New discovery makes it easier to design synthetic proteins that rival their natural counterparts
Researchers, led by UC Berkeley engineers, have created a synthetic material that is as effective as naturally occurring proteins in transporting molecules through membranes, a major milestone that could transform such fields as medicine, life sciences, alternative energy and environmental science.
Mimicking transmembrane proteins, which act as gatekeepers in living cells, has been a key goal — and a significant bottleneck — in synthetic membrane development for applications such as water desalination, batteries, pharmaceutical and biofuels research. This new achievement, described in a study published today in the journal Nature, could alleviate that jam.
Working with collaborators at UC Santa Cruz, Northwestern University and Oak Ridge National Laboratory, Berkeley engineers designed a polymer that selectively transported protons — charged subatomic particles — across an acrylic film at a rate similar to those of natural proton channels while successfully filtering out other types of cations.
Selective and rapid proton transport is important in the regulation of pH levels and many biological functions. That capability is also useful for clean energy such as fuel cells and energy storage.
“If we think of the polymer as a doorway, it had to be open wide enough for the proton to go through, but not so open that other cations can sneak in,” said study principal investigator Ting Xu, a UC Berkeley professor of materials science and engineering and of chemistry, and a faculty scientist at Berkeley Lab's Materials Sciences Division. “We were able to find that right balance with our material.”
The paper also provided a solution to a long-standing challenge in designing synthetic proteins that worked like their natural counterparts. Monomer molecules bond together to form polymers, and amino acids are monomers that form proteins. The monomer sequence governs protein function, so for decades scientists believed that they had to copy the monomer sequence exactly to create a synthetic polymer that would function as well as naturally occurring proteins.
Previous attempts to fabricate synthetic protein channels have used sequence-defined polymers — as well as peptides and carbon nanotubes — but none rivaled the performance of their natural counterparts.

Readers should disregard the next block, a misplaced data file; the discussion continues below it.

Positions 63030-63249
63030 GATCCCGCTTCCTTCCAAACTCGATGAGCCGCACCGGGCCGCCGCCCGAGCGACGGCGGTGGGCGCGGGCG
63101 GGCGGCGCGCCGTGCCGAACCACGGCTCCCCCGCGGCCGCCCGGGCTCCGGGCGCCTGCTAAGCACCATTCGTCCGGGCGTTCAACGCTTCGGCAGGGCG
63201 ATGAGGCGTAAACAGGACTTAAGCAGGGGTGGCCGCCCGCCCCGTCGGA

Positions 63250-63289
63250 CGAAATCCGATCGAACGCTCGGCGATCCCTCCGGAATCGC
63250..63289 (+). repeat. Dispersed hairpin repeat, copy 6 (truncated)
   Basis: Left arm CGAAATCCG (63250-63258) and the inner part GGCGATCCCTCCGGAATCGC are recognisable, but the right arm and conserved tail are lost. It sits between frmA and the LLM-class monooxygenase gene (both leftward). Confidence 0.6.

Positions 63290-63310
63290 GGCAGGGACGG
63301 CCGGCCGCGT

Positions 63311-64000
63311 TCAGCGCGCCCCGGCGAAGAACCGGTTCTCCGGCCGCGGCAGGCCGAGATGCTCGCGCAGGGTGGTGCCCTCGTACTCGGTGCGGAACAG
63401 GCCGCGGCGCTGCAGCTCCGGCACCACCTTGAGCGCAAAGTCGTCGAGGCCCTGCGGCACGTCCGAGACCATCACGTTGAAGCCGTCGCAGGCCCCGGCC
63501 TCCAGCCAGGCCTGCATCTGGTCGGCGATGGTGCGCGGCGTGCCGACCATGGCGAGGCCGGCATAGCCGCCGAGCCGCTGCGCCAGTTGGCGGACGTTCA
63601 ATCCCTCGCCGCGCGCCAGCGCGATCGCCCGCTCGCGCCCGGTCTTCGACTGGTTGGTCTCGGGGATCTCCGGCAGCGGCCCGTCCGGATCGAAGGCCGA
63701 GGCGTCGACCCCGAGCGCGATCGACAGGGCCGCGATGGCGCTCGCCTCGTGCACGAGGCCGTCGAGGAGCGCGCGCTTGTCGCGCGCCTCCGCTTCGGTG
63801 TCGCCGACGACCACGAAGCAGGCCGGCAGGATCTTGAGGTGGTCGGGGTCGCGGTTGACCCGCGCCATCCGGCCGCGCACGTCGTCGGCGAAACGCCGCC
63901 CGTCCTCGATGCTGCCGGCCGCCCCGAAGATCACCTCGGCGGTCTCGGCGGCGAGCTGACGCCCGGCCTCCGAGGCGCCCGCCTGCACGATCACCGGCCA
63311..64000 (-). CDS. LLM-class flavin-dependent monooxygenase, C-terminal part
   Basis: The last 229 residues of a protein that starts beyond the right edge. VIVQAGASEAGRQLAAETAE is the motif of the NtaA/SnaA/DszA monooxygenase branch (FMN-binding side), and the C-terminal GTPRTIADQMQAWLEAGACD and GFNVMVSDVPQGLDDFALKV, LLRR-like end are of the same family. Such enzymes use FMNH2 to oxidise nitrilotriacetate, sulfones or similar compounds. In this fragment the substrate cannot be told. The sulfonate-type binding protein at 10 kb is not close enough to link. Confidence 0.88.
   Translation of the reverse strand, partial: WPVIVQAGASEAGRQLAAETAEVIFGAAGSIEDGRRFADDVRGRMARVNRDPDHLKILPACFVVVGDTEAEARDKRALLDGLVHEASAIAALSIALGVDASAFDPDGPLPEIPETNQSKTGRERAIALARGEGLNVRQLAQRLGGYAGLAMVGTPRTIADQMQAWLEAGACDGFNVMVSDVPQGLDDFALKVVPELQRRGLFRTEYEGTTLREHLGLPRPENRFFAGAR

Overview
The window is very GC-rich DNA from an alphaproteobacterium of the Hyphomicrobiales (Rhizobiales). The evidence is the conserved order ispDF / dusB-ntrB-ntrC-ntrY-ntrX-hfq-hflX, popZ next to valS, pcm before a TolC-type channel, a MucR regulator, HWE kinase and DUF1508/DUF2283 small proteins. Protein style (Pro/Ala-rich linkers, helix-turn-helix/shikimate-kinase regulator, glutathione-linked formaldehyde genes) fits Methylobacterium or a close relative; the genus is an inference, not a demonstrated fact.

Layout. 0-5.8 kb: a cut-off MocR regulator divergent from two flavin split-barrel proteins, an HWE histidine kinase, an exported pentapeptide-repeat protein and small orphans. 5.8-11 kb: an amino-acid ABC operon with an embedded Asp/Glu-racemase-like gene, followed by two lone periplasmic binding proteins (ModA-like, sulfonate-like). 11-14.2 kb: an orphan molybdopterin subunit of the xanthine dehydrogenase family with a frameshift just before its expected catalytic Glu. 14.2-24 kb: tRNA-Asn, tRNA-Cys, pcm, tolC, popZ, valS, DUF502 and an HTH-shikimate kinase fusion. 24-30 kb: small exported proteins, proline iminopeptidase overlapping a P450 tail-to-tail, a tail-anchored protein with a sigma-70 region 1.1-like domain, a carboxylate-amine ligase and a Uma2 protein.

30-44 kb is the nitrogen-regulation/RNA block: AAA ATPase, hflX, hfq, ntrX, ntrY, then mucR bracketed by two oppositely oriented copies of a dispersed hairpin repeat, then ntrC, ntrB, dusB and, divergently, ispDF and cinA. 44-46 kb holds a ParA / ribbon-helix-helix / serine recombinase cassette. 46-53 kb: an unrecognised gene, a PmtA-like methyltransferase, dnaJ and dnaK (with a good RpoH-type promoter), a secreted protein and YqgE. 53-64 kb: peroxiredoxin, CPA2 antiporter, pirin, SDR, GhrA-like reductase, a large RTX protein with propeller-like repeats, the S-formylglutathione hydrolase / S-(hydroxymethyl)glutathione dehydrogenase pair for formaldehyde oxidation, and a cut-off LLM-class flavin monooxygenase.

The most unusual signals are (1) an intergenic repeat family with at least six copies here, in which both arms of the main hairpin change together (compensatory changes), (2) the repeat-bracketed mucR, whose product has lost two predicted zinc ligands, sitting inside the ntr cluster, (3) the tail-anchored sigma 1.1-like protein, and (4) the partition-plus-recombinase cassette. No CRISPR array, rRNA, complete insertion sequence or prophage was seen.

Xu and her collaborators found that the monomers in the polymer don’t have to line up nor match exactly to function like a protein. Rather, their design only requires researchers to statistically control the sequence of four types of monomers — Xu calls them random heteropolymers (RHPs) — for the polymer to perform as well as a naturally occurring protein. The monomers can be grouped into segments like Lego pieces to construct functional protein-mimics.
“Compare this to how cars are built,” said Xu. “There are different models, colors and shapes, but they all contain important parts such as an engine, wheels and energy source. For each part, there can be different options, such as gas or electric engines, but at the end of the day, it’s a car, not a train.”
Xu and her team designed a library of polymers that are statistically similar in sequence, providing newfound flexibility in assembly.
“What makes our new technique promising is that it’s scalable, and the knowledge to do this is readily available,” said Xu. “Considering the vast number of monomers available and the recent advances in polymer chemistry, the possibilities of marrying the synthetic and biological fields are almost unlimited. Nature is simple and thrifty. It is our job to crack its code to live in harmony.”
This research builds on previous work by Xu's team in which RHPs were used as synthetic chaperones to stabilize enzymes in non-natural environments. That work was published in Science in 2018.
Other UC Berkeley co-authors on this paper are Tao Jiang, Aaron Hall, Marco Eres, Yun Zhou, Zhiyuan Ruan, Andrew Couse and Haiyan Huang. Other co-authors include Zahra Hemmatian and Marco Rolandi of UC Santa Cruz; Monica Olvera de la Cruz and Baofu Qiao of Northwestern University; and William Heller of Oak Ridge National Laboratory.
This work was supported by the Army Research Office and the National Science Foundation.